• Adding value to content Single-use assets Multiple-use assets • Cheap • More cost • Little value • More value • Utilitarian • More care How do you from here to here?
    • Focus on the UX If simplicity = joy, and instant mastery = brand loyalty, then use experience design* to create a delightful UX. * Experience design includes: • Multi-channel experience • Digital experience design • User experience • User-centered design • Service design • Usability
    • In a word: strategy Content strategy that allows for content to: •Provide value for consumers •Gain value for your organization
    • Rich UX, This is, in essence, a lots of content product portal www.allmusic.com
    • Work the content: the “buy” is only content type #5 Genre lists Genre descriptions Navigation data Cover art Blog posts Music files Ads Music labels www.allmusic.com
    • Look at the end goal: find content • How do you develop a content strategy that: – Integrates incoming content types? – Converges possibly 10,000+ incoming content components per day? – Ensures content is findable? – Uses appropriate content types? – Syndicates user-specified subsets of content?
    • Management of content designed to serve the consumer • Critical aspects: – Presentation layer to control the user experience – Content management to automate delivery – Taxonomy to handle the searchability • The ability of content to be created for: – Convergence – Integration – Syndication
    • Look at the end goal: find content When is a treasure hunt not a treasure hunt? Where there’s no treasure at the end of the hunt. • Universal user goal – Consume content (text, graphics, video, sound) for instruction, information, social connection, and/or entertainment. • Universal provider goal – deliver the content in the best possible way for consumer consumption.
    • Content convergence is a move away from content silos a move away from arbitrary content silos.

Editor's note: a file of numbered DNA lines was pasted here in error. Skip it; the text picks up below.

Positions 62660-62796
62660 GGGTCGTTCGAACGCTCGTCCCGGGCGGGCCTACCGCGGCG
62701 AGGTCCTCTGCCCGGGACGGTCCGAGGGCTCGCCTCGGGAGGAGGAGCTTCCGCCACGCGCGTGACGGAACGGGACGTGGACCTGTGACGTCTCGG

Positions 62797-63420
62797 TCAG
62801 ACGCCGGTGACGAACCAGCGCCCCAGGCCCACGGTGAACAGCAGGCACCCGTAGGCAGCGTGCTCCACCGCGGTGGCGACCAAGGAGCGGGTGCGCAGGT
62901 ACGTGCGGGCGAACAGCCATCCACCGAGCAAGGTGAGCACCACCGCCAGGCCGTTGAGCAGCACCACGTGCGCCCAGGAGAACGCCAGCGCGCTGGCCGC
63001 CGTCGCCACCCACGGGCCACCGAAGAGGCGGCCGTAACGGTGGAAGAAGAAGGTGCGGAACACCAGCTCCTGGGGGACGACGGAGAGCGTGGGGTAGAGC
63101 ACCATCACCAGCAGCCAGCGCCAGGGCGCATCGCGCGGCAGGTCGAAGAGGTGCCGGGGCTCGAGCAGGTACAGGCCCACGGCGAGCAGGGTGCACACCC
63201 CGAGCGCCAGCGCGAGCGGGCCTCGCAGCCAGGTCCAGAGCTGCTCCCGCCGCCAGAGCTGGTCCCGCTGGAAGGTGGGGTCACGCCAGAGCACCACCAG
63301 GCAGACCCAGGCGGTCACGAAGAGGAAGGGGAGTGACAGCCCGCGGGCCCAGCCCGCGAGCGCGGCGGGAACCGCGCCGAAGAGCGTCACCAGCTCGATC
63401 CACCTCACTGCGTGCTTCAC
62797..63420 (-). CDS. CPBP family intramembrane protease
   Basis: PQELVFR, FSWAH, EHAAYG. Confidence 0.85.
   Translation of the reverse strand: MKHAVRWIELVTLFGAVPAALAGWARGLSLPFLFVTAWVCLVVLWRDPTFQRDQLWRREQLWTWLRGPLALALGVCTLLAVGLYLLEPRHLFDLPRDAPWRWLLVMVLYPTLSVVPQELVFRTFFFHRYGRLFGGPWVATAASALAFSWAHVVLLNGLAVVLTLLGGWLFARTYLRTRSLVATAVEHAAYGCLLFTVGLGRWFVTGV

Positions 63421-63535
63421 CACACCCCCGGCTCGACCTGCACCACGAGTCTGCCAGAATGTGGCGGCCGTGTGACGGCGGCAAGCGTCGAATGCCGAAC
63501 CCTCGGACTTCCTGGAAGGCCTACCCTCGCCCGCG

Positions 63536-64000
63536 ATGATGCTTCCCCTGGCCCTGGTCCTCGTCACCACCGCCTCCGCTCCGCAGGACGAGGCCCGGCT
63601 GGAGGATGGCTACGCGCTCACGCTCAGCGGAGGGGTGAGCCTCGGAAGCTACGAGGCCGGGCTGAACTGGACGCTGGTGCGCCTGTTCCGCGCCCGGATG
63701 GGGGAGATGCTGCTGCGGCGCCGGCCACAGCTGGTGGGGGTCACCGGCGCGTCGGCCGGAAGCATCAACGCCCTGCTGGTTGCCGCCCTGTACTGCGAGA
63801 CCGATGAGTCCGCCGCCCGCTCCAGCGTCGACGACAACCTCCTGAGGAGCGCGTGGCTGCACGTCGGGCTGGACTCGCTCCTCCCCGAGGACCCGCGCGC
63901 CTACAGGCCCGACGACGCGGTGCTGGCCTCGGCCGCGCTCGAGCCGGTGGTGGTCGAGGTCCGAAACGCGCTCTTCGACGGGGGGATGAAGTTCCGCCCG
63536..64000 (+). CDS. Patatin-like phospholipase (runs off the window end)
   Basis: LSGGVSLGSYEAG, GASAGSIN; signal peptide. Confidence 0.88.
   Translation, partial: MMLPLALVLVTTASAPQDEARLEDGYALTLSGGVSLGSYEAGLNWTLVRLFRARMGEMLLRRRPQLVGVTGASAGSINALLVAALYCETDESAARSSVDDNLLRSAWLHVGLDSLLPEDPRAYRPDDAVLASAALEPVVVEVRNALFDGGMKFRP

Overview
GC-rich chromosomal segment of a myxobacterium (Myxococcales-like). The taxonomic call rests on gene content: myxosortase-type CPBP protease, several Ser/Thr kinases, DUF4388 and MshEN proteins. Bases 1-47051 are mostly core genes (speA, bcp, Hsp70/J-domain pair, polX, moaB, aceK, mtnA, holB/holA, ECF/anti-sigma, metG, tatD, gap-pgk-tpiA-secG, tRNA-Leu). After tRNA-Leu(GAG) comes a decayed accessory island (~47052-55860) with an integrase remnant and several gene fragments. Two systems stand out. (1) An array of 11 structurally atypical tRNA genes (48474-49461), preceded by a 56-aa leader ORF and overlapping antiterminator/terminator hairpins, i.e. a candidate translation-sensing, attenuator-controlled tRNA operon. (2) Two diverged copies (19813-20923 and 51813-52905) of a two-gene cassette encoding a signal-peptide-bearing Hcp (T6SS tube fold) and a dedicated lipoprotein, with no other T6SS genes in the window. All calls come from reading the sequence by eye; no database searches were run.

• Content integration is combining content combining content from multiple sources.
    • Content syndication is efficiencies Portable content creates using automated publication to reach your audience.
    • A tech comm example - “The Triumverate”: 3 sections, 3 instantiations Training instantiation Support instantiation TechComm instantiation
    • HP Knowledge Center Same idea; better delivery. Presentation shows thought and consideration for user’s time. h30413.www3.hp.com/SupportServices/country/us/en/support/T1100.html.htm
    • Strategic content means portable content. Content can be mixed-and-matched to fit new contexts.
    • Portable content makes context more important. Content must support multiple contexts.
    • Complex contexts demand concise content. Shape content around a single concept.
    • Context changes content. The ability to re-use content across contexts increases content value.
    • Portable content and experience design Content on the page comes from external sources: convergence and syndication.
    • Mash-ups are also can improve comprehension Experience design a form of content convergence. The content here is integration of data and visual content.
    • Experience design creates consumer value Content is integrated from: • Airline booking • Hotel booking • Car rental booking • Google maps • Weather network • User-generated content … and more. Convergence is automated, generating an automatic, customized itinerary. This convergence of content provides a value-add service to the user. www.tripit.com